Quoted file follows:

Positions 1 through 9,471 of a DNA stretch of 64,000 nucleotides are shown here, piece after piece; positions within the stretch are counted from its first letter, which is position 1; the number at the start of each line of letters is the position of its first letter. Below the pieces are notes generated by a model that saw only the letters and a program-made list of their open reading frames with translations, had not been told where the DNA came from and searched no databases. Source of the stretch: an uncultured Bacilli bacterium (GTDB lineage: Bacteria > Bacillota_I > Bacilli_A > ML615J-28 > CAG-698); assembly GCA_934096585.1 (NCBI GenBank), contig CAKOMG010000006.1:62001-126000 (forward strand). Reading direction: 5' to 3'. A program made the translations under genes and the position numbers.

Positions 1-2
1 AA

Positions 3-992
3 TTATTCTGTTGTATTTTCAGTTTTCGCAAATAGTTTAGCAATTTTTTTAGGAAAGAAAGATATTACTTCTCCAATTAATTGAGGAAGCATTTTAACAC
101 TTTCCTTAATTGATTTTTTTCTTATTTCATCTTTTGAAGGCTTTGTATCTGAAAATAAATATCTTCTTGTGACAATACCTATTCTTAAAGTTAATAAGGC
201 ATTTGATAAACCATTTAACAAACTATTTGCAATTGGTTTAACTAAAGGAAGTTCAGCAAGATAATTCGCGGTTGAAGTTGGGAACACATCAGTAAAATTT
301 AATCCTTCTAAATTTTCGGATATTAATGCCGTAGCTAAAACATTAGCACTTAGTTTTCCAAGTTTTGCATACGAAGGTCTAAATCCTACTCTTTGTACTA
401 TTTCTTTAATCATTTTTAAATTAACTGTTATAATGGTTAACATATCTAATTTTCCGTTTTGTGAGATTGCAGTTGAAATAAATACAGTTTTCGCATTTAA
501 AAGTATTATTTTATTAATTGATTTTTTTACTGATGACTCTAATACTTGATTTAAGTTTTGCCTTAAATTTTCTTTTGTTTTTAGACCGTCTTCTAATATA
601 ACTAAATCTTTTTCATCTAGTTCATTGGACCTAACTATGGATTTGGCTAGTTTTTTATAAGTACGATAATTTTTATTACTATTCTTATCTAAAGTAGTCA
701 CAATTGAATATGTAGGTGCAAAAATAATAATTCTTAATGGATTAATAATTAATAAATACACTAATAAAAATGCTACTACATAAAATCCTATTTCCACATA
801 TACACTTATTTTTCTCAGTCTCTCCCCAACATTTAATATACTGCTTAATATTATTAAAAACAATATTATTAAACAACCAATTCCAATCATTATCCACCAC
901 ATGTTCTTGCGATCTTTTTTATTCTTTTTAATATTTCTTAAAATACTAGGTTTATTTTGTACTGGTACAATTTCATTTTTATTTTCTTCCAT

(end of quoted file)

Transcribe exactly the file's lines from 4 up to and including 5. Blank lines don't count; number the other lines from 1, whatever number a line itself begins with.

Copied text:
Positions 3-992
3 TTATTCTGTTGTATTTTCAGTTTTCGCAAATAGTTTAGCAATTTTTTTAGGAAAGAAAGATATTACTTCTCCAATTAATTGAGGAAGCATTTTAACAC